Kidney stones are known to be common and painful, but you
can help reduce your chances of developing them. Here are two simple ways to
decrease your risk of kidney stones by over 30%: less sitting and more moving,
as well as consuming more produce and whole grains. Researchers have found that
obesity increases your risk of forming kidney stones. Small amounts of physical
activity can be beneficial. Choose more produce and sources of whole grains
like: spinach, broccoli, carrots, bananas, apples, berries, brown rice, whole
grain bread and whole grain cereal.
This year's National Nutrition Month theme is "Enjoy the Taste of Eating Right". Ashland University Student Dietetic Association will be having three events to bring National Nutrition Month to campus.
Tuesday, March 11th from 5-7pm:
Come to Tuffy's to learn how to make a healthier smoothie and try FREE samples!
Thursday, March 20th from 5-7pm:
Come to Convo for NEW Hot Bar options and learn about proper portion sizes of your favorite foods!
Thursday, March 27th from 5-7 pm:
Come to Eagles' Nest to learn about healthier snacking options available on campus and WIN prizes!
Did you know baking can be healthy? With this fun hobby, substitutions are usually possible. Here are three healthy baking swaps you can use the next time you bake!
Avocado: Try replacing butter with avocado in your next cookie or muffin recipe. Avocado contains less saturated fat than butter and is full of anti-inflammatory phytonutrients. A one-to-one substitution can be use, and the subtle, creamy flavor blends well.
Pureed Prunes: Try replacing half the butter in your next batch of chocolate brownies with an equal volume of pureed prunes. You can use baby food or puree your own by using 8 oz of pitted prunes with 6 tablespoons of hot water in your food processor. These prunes are lower in saturated fat and will increase the fiber in your treat!
Greek Yogurt: Replacing butter with low-fat or nonfat Greek yogurt (unsweetened) is a great alternative for cake, muffin or sweet bread recipes. Using a one-to-one substitution will make your recipe more moist, protein and calcium packed.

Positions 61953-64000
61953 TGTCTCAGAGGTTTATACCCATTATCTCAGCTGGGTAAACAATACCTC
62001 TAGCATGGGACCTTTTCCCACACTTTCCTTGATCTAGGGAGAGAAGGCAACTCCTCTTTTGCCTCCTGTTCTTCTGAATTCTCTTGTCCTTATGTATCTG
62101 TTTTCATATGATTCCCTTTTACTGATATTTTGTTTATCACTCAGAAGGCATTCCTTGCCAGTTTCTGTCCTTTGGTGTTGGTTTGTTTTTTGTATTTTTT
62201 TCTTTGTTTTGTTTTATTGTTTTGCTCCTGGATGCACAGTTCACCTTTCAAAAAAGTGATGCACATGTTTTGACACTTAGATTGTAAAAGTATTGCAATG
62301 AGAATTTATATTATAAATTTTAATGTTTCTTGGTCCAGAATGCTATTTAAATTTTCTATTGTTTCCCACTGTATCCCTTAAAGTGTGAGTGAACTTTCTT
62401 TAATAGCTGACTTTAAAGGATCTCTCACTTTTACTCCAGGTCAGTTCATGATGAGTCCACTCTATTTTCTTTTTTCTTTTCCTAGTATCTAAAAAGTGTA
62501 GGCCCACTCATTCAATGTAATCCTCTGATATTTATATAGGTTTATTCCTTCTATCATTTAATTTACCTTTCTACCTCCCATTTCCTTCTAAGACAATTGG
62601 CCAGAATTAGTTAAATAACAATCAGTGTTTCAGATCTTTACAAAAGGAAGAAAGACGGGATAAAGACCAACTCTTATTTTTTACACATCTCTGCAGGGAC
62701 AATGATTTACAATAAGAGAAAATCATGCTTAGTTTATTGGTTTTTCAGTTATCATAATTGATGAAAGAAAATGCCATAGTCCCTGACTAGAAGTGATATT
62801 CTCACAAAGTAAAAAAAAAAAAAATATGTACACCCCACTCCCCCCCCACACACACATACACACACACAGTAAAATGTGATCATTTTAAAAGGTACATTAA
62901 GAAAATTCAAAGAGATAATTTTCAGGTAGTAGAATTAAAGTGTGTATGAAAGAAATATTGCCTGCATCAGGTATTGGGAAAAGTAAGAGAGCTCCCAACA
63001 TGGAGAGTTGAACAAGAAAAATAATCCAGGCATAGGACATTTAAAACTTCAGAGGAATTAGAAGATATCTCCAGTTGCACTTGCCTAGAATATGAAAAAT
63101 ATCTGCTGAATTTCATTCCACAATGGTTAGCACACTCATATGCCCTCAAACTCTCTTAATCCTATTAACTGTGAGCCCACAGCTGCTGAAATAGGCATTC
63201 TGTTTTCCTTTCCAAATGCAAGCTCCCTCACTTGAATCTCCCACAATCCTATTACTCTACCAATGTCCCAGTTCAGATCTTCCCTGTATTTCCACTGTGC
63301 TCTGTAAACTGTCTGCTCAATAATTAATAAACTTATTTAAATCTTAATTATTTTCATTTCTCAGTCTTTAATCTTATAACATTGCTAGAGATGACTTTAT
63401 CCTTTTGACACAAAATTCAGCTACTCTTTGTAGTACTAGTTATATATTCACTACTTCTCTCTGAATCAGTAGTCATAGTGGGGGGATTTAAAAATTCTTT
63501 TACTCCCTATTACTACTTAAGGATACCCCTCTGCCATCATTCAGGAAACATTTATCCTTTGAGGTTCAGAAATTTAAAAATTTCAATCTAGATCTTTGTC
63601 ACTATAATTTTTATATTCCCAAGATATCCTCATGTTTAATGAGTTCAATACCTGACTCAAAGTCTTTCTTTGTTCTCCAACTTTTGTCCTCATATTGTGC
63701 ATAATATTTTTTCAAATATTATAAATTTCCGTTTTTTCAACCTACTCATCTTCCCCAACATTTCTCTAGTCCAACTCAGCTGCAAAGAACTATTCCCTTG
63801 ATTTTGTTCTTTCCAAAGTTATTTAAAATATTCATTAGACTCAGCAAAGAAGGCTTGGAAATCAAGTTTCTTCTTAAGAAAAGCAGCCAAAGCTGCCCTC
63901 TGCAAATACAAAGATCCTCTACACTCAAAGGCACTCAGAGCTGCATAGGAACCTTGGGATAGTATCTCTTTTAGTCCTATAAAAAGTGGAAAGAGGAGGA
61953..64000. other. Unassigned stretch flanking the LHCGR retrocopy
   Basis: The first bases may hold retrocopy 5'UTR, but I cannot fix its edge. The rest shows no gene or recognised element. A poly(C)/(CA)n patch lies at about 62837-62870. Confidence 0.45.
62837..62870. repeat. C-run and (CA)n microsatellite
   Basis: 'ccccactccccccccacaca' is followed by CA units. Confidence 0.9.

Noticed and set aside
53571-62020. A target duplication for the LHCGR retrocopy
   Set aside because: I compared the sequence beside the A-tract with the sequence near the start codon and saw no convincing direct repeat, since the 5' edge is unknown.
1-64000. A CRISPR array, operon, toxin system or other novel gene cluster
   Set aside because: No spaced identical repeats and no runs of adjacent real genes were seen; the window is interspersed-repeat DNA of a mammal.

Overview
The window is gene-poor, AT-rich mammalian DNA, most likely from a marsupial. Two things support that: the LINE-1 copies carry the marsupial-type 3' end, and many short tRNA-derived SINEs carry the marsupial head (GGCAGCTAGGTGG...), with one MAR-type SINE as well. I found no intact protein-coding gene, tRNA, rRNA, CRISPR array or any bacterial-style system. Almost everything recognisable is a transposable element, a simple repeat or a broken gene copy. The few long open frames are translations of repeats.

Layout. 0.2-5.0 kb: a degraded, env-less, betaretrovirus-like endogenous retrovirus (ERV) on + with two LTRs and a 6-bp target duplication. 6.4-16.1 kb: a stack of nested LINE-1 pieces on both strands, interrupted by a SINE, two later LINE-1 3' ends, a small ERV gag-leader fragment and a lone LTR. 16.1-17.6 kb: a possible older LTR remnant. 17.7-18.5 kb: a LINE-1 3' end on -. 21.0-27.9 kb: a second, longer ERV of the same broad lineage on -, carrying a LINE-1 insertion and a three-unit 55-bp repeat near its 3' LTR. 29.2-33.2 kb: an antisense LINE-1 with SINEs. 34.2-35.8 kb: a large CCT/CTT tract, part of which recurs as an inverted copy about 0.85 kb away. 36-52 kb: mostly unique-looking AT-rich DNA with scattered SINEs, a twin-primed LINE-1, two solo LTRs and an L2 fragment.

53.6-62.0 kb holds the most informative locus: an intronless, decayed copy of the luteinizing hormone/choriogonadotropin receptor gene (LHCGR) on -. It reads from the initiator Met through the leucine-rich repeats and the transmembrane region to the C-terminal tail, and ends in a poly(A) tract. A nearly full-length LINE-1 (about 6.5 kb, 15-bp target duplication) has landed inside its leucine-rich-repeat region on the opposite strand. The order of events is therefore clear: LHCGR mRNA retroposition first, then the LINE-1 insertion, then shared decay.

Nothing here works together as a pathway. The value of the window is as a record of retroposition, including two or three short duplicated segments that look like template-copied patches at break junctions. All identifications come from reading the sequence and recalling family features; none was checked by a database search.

10% of Americans get one quarter of their calories from
added sugars consumed in their diets. The amount of added sugar the average
American consumes increases the risk of death from heart disease by almost 20%.
With added sugars being a part of so much of our food supply how do we reduce
our intake to protect ourselves from increased disease risk?
1.Decrease your intake of sweetened beverages such
as soda, lemonade, and sweet tea. Almost 40% of America’s added sugar intake
comes from these sweetened beverages. Replace them with water instead and try
adding fresh lemon juice to it.
2.Read the ingredient list of products to scope
out added sugars. Words like cane sugar, evaporated cane juice, brown rice
syrup, fructose, maltose, and dextrose all mean the same thing: added sugar.
3.Sweeten your own foods. Buy the unsweetened/
plain version of food and add your own sweeteners, such as maple syrup or organic
honey, if you need added sweetness.
Did you know, “In the United States, 20 million women and 10
million men suffer from a clinically significant eating disorder at some time
in their life, including anorexia nervosa, bulimia nervosa, binge eating
disorder, or an eating disorder not otherwise specified (EDNOS)?” (Wade,
Keski-Rahkonen, & Hudson, 2011).
Come learn more about eating disorders at our speaker event
tonight Tuesday February 25th, with Professor Marlys Slone RDN, LD
at 5:30 pm in Rybolt Center Room 220.
Most people are aware that eating too much trans-fat
or saturated fat can lead to many cardiovascular problems, such as heart attack
and heart disease. Although the avocado is high in fat, it is a great
substitute for other fats because it is high in mono and polyunsaturated fats.
Unsaturated fats are better for heart health. The avocado also provides almost
20 vitamins and minerals that can be very beneficial to your diet. One serving
size of an avocado is one oz, or 1/5 of a large avocado. There is then roughly
5 servings within one avocado, each serving is 50 calories containing 35
calories from fat. Avocados can have multiple sizes so it can be difficult to
say exactly how many calories are in each avocado. Even so, it can be said that
each half has around 130 calories. Even though an avocado may be higher in
calories it is a very nutrient dense food. This means that it has many benefits
such as the vitamins and minerals that it contains for a relatively small
amount of calories. The avocado is a great super food that works wonders when
added to your diet.